The undisputed facts here show that the victim and appellant were smoking crack cocaine.  Around midnight, the victim asked appellant for some heroin, which appellant had taken control of in order to “cook” it.  Appellant initially refused the victim’s repeated requests because the victim was already quite high, and appellant was concerned that the victim would overdose.  Appellant was also aware that the victim was inexperienced with heroin use.  Eventually, however, appellant “cooked” a dose of heroin for the victim, and claimed to have “watered” it down.  Immediately after injecting the heroin, the victim began exhibiting strange behaviors which appellant knew indicated that the victim had overdosed.  The autopsy results showed that the victim died as a result of a lethal overdose of a combination of heroin and cocaine.  The evidence shows that appellant consciously disregarded the risk created by giving the victim heroin.  Also, despite his claimed precautions, appellant’s conduct constituted a gross deviation from the standard of care that a reasonable person would undertake in appellant’s situation.  The evidence is sufficient to support the district court’s finding that appellant was culpably negligent and that such negligence was the direct cause of the victim’s death, which justifies a conviction for second-degree manslaughter. 

            Finally, appellant argues that because Minn. Stat. § 609.195(b) (2004) holds individuals who commercially distribute controlled substances liable for deaths, he should be absolved of responsibility.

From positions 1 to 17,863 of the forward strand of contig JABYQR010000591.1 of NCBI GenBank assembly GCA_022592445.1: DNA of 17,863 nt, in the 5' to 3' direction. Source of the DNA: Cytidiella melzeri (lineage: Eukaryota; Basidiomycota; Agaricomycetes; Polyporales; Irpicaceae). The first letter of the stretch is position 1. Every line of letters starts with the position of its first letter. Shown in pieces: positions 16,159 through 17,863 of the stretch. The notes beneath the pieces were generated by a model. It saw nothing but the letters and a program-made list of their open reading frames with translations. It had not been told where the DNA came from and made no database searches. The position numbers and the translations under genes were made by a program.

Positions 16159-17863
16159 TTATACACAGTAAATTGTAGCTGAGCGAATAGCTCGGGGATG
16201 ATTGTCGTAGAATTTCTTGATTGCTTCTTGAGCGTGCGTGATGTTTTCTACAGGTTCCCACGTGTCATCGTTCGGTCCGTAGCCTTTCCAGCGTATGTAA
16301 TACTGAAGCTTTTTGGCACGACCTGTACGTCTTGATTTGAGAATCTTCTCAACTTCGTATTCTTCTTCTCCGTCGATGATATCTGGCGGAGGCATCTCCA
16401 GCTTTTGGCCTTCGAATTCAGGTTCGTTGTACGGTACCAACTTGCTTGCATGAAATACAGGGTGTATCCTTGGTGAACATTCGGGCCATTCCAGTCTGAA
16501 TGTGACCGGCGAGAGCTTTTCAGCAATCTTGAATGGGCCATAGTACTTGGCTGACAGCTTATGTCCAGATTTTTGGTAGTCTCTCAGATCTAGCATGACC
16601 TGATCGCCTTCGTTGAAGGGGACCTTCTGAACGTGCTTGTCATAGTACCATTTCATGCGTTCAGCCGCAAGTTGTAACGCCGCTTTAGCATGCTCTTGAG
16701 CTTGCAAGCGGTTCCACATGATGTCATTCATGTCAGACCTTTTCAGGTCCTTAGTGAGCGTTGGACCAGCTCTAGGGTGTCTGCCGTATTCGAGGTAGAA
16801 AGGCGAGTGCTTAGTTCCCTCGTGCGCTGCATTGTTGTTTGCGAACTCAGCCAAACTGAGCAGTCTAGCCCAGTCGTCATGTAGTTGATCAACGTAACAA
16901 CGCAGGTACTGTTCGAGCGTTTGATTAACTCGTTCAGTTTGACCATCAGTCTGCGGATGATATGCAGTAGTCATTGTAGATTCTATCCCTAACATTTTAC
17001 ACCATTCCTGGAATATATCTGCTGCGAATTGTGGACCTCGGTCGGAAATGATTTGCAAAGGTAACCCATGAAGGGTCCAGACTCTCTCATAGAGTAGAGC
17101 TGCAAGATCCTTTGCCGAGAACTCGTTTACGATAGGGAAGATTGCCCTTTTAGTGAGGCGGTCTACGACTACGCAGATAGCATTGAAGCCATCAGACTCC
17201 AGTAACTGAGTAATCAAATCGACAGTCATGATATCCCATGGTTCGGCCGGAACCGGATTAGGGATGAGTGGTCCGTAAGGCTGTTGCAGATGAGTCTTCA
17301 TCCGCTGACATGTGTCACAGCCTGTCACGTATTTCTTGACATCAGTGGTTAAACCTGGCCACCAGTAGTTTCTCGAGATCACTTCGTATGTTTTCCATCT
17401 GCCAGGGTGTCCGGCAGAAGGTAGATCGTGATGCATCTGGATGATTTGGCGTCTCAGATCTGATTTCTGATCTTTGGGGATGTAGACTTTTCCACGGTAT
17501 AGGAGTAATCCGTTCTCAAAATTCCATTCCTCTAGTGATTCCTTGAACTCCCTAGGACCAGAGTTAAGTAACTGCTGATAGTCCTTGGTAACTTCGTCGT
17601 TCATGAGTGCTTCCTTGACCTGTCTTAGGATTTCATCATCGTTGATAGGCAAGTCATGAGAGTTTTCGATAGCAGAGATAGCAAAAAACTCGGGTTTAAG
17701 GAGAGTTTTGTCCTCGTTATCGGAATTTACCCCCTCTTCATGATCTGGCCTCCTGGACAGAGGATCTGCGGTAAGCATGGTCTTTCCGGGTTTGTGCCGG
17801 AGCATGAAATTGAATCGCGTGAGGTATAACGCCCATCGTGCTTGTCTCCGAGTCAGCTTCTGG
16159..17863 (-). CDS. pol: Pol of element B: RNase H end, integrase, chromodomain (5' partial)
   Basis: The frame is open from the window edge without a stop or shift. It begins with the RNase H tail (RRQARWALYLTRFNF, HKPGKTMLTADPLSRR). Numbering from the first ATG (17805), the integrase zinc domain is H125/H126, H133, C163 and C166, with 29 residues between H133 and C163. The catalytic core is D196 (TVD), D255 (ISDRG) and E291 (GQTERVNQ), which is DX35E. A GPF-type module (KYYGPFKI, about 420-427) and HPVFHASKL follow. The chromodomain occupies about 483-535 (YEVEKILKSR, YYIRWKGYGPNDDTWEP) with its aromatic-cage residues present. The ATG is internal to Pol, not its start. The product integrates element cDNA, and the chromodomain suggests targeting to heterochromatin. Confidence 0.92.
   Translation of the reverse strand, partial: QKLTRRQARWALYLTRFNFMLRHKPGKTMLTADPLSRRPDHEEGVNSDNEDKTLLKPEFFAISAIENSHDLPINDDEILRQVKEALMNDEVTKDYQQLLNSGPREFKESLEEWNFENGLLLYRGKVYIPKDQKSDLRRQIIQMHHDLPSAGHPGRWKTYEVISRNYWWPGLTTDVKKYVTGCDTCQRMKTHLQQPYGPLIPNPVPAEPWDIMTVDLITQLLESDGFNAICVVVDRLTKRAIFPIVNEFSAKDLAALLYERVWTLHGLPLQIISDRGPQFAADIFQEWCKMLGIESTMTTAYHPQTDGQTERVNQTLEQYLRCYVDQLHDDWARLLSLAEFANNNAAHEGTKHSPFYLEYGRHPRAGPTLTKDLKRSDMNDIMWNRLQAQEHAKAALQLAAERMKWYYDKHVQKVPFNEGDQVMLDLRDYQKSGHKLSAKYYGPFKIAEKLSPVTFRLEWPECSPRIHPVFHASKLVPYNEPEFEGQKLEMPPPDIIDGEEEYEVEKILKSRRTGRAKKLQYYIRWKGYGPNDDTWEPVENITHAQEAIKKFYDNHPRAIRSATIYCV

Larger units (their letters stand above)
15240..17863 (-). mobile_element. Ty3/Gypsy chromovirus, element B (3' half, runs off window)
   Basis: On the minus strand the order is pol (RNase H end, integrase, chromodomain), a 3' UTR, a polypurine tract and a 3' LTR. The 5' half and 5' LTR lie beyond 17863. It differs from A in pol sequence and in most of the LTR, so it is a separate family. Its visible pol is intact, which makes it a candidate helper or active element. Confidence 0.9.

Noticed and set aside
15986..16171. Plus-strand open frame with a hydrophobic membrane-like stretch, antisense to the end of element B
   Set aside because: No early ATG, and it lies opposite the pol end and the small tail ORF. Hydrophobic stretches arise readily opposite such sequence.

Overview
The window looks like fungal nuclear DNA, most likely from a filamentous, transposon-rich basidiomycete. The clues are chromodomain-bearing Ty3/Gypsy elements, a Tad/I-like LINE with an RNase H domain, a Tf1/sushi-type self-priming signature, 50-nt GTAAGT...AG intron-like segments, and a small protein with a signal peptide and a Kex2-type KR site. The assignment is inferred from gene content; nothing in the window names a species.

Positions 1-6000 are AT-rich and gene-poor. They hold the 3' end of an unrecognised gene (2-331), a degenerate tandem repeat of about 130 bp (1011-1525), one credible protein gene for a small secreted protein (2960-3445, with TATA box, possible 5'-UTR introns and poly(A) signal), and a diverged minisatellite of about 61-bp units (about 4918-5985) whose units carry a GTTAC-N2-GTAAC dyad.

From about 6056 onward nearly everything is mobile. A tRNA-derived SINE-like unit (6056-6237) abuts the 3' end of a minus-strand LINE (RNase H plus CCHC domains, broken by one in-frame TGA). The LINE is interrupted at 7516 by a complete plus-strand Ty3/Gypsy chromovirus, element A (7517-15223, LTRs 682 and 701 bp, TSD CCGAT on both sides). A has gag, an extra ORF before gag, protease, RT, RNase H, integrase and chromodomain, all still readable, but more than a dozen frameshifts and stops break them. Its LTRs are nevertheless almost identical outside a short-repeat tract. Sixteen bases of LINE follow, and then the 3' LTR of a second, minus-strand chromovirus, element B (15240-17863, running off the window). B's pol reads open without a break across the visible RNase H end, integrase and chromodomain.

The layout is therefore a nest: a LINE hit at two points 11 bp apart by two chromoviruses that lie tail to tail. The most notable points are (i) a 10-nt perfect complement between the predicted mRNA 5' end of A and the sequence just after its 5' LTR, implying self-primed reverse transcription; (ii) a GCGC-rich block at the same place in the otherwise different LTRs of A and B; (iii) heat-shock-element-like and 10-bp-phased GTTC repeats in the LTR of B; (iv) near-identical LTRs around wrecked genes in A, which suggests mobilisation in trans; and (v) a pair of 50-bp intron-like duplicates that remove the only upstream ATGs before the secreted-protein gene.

Generally speaking, the same set of facts may constitute more than one offense if the statutes so provide.  A defendant may then be charged under whichever law or statute [the prosecutor] sees fit, so long as the prosecutor does not discriminate against a particular class of defendants.  But when two criminal statutes, one general and one specific, conflict because they have the same elements but differing penalties, the more specific statute governs over the more general statute, unless the legislature manifestly intends for the general statute to control.


State v. Craven, 628 N.W.2d 632, 634-35 (Minn. App. 2001), review denied (Minn. Aug. 15, 2001) (quotation and citations omitted).  Here, appellant was charged with the more specific statute—second-degree manslaughter.  Additionally, Minn. Stat. § 609.195(b) does not govern this type of conduct.  See State v. Carithers, 490 N.W.2d 620, 624 (Minn. 1992) (stating the statute does not apply to situations “dealing with the joint acquisition and possession of drugs under circumstances where neither defendant’s conduct can be fairly characterized as involving a sale or transfer or delivery to the person who died”).